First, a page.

Rieux (dr_rieux) wrote,
Rieux
dr_rieux

Preach It, Brother Frederick

A Frederick Douglass quotation cited in this Daily Kos post pushed the right buttons for me this evening. Here's Douglass:
If there is no struggle, there is no progress. Those who profess to favor freedom, and yet depreciate agitation, are men who want crops without plowing up the ground. They want rain without thunder and lightning. They want the ocean without the awful roar of its many waters. This struggle may be a moral one; or it may be a physical one; or it may be both moral and physical; but it must be a struggle. Power concedes nothing without a demand. It never did and it never will. Find out just what a people will submit to, and you have found out the exact amount of injustice and wrong which will be imposed upon them; and these will continue till they are resisted with either words or blows, or with both. The limits of tyrants are prescribed by the endurance of those whom they oppress. Men may not get all they pay for in this world; but they must pay for all they get. If we ever get free from all the oppressions and wrongs heaped upon us, we must pay for their removal. We must do this by labor, by suffering, by sacrifice, and, if needs be, by our lives, and the lives of others.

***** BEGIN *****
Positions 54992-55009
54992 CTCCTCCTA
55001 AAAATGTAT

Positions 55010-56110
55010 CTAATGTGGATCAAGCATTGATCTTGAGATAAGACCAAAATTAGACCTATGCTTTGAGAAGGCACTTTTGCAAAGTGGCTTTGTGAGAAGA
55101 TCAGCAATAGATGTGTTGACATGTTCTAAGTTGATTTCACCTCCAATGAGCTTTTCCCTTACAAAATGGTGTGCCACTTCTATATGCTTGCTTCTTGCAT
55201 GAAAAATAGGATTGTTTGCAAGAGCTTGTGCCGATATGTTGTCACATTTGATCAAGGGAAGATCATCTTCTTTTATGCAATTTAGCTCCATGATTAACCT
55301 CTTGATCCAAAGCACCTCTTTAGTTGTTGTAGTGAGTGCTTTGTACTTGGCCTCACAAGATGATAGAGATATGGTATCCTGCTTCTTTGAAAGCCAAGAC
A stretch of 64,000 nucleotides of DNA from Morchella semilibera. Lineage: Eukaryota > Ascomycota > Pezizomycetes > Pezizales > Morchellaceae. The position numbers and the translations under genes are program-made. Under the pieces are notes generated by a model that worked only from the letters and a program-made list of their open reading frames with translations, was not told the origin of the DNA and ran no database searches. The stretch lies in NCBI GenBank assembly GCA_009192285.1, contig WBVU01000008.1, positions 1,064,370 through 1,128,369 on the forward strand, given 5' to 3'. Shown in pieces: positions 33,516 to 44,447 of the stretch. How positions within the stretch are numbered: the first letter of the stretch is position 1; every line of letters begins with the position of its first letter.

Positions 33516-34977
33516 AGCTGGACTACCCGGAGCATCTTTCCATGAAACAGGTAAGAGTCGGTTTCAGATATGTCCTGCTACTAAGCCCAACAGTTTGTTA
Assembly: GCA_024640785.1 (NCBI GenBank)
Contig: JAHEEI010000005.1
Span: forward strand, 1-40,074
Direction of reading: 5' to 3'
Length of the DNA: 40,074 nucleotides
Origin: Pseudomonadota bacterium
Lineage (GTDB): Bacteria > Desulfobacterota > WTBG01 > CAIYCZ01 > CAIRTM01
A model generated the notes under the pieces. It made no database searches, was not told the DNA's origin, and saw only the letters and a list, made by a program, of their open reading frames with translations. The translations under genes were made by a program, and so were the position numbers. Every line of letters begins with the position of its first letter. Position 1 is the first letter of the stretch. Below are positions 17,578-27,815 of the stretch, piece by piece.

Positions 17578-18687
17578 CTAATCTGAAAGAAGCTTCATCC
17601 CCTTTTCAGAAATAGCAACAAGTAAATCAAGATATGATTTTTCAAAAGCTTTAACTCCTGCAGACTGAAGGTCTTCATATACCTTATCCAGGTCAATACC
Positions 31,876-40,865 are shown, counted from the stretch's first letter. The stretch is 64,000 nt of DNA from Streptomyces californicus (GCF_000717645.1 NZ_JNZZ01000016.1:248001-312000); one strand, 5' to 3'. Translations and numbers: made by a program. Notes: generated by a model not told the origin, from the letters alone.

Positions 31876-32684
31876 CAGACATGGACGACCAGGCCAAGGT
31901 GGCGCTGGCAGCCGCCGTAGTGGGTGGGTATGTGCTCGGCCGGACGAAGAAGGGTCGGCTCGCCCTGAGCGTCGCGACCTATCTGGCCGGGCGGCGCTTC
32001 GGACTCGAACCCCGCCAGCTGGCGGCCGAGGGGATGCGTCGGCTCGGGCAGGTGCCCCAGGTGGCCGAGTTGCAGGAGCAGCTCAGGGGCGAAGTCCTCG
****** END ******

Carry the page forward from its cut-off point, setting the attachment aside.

I've always liked Douglass, and I've quoted him before in UU discussions.

Wikiquote states that Douglass said the above in an 1857 speech regarding emancipation in the West Indies. Like many other people (such as Meteor Blades, the author of the Daily Kos post), I've noticed that the sentiment he expressed applies to lots of other struggles for justice, past and present.


Booker T. Washington had this story to tell:
At one time Mr. Douglass was travelling in the state of Pennsylvania, and was forced, on account of his colour, to ride in the baggage-car, in spite of the fact that he had paid the same price for his passage that the other passengers had paid. When some of the white passengers went into the baggage-car to console Mr. Douglass, and one of them said to him: "I am sorry, Mr. Douglass, that you have been degraded in this manner," Mr. Douglass straightened himself up on the box upon which he was sitting, and replied: "They cannot degrade Frederick Douglass. The soul that is within me no man can degrade. I am not the one that is being degraded on account of this treatment, but those who are inflicting it upon me."

And this Douglass quip (Wikiquote lists it as "Unsourced") has some nice bite to it as well:
There is a class of people who seem to think that if a man should fall overboard into the sea with a Bible in his pocket it would hardly be possible to drown. I prayed for twenty years but received no answer until I prayed with my legs.
Yowzah!
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